[at least her first name]

But the stars of our film are two young actors who don’t even have Spanish Wikipedia pages.

Luis Antonio Lerma Torres plays Tony (short for Antonio).

His full name is utilized for that of his character.

Tony is great in this film.

But the real star is Evaristo Corpus Lerma Torres.

Evaristo gives a performance which is unforgettable.

Quiet.  Understated.  Real.

But don’t be fooled…

These two film brothers (real life as well?) need each other.

Their personalities play off one another.

To call this a road film would be slightly inaccurate.

There aren’t really roads here.

At least with paving.

And while there are a couple of rusty pickup trucks which transport members of various communities around…creeping along the dirt roads (gratis, of course)…the real drama involves a horse.

Indeed, there are horses about.

Donkeys.

Sheep.

But this one horse is very important.

Because Tony and Evaristo have “borrowed” it…from their grandfather.

This is really a transcendent story of mercy and love…of patience…and of the brilliance of nature.

Animals are smart.

And miracles can be in the wise words of grandfathers…

Forgiveness.

And wonder.

-PD

What About Bob? [1991)

We all need a little therapy.

Laughter 🙂

And sometimes we need a story that hits real close to home.

For me, this one does the trick.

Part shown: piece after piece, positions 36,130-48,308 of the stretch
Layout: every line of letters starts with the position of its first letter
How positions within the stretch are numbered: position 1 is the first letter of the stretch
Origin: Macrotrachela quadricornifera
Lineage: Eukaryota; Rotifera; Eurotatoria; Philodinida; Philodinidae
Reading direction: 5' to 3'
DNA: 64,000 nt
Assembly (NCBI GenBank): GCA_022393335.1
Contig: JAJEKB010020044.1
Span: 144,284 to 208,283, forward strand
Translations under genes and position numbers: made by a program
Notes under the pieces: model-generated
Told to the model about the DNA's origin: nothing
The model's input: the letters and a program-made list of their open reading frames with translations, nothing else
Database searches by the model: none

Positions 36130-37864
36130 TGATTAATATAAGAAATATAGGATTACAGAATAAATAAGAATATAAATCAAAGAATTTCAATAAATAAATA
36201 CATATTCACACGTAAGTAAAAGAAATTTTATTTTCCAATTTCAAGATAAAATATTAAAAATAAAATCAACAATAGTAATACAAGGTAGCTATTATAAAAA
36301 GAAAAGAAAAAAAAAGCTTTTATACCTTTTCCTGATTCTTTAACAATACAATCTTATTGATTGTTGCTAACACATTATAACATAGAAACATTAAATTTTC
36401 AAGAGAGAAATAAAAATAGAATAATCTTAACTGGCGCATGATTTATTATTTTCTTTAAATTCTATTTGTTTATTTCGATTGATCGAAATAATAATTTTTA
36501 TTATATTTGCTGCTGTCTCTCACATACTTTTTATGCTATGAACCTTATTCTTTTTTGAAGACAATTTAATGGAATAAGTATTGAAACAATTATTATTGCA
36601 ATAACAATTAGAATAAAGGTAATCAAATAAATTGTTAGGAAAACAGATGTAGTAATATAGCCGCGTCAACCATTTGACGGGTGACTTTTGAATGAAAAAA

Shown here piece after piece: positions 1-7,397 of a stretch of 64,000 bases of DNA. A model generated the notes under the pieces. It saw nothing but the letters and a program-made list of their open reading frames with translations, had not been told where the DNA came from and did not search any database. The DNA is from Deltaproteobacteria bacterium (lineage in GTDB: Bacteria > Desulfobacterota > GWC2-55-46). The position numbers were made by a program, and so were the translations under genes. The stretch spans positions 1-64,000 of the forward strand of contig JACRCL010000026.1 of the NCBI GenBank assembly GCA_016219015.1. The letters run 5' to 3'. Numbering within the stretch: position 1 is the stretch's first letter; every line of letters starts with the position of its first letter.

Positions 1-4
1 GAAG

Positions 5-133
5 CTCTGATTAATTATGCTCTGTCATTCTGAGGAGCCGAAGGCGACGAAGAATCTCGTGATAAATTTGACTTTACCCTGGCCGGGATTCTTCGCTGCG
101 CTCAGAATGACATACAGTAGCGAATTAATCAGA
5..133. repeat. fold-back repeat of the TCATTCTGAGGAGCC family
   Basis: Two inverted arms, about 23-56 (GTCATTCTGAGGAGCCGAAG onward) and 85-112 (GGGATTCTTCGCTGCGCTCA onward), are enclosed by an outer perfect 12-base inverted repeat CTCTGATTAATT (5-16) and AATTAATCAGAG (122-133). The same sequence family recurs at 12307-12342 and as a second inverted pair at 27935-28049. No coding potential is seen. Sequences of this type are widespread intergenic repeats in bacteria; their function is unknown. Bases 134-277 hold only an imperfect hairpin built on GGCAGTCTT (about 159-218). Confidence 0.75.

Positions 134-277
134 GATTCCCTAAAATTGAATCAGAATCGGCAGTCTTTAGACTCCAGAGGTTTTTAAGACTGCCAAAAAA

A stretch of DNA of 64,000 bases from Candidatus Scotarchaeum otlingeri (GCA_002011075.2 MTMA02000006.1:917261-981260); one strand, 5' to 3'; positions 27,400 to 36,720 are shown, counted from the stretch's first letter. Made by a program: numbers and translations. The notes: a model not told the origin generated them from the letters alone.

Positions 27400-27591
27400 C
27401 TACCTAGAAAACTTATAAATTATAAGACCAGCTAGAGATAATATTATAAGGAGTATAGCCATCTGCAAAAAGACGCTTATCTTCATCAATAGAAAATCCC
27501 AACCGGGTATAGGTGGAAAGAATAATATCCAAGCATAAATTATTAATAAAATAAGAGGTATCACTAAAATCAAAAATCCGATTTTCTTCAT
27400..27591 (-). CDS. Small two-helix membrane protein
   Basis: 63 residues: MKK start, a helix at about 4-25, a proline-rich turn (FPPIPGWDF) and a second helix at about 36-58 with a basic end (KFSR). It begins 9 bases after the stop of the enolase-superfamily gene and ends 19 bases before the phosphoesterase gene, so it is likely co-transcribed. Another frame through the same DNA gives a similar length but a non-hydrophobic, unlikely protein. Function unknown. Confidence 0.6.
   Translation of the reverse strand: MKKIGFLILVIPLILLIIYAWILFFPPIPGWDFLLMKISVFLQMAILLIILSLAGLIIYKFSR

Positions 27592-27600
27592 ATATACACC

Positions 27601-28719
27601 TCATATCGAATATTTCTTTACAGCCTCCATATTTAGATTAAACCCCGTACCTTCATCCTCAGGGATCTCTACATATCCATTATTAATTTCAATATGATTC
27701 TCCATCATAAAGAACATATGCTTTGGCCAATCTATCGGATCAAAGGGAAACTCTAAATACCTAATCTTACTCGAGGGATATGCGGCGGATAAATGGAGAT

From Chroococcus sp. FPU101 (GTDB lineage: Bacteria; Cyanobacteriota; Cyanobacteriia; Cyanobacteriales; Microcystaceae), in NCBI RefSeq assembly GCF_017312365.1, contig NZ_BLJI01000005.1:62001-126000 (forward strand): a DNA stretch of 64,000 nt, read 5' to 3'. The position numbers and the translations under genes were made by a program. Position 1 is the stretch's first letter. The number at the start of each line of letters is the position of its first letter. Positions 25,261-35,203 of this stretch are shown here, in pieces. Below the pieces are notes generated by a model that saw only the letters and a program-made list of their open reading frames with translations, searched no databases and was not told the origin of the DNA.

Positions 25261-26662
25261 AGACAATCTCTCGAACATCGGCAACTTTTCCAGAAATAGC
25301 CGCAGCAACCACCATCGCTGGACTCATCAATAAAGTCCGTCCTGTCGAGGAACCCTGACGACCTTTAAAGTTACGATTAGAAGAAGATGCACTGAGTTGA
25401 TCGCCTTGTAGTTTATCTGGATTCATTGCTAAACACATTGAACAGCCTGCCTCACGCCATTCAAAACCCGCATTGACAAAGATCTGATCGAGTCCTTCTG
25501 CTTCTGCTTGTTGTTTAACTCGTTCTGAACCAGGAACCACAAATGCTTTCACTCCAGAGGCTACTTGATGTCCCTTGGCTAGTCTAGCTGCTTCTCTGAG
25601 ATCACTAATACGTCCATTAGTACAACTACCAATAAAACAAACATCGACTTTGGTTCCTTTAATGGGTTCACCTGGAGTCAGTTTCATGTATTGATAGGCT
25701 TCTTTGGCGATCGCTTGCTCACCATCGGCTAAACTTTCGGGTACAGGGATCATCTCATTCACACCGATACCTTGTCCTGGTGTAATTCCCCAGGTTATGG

Multiple phobias would be an understatement.

And I can relate.

You know, it’s sometimes these types of movies which make me the most weepy-eyed.

But only temporarily.

Bill Murray really knocks it out of the park on this one.

But Richard Dreyfuss is equally essential to the “trading places” dynamic at work here.

And not least, Frank Oz directed a sort of masterpiece with this film.

Bob, the protagonist, would make an excellent spy (in some regards).

His stalking skills are world-class (bar none).

But Bob has no malice in his heart.

He just needs help.

But woe unto the genius who becomes the apple of Bob’s eye.

Yes folks, Richard Dreyfuss’ patience is tested as much as Herbert Lom’s (as Chief Inspector Dreyfus…one “s”) ever was by Peter Sellers as Clouseau.

That is very much the dynamic which is at work in our film.

Leo Marvin (Dreyfuss…”ss”) is a very bright psychiatrist.

He prominently displays his bust of Freud in his office and, while on vacation, at his lakeside home.

His son is named Sigmund.

His daughter, Anna.

And his wife looks much Jung-er than in her picture.

[I couldn’t resist]

But Bob is the kind of guy for whom the “block caller” function on your iPhone was invented.

As I said, however, Bob would make an excellent member of the intelligence community if he were not a practically-paralyzed nutbag.

Bob has problems “moving”.

But, to be frank, Bob has problems with everything.

Each and every activity which most people take for granted presents a unique hurdle for the perpetually-nervous Bob.

And I can relate.

Boy, can I!

Yet, what Bob lacks in conventional “people skills”, he makes up for with an endearing, warmhearted ease that he imparts to everyone he meets.

People love this guy.

If they take a second to get to know him.

And so we start with a patient (Bob) and a doctor (Leo).

But the lines blur early and often.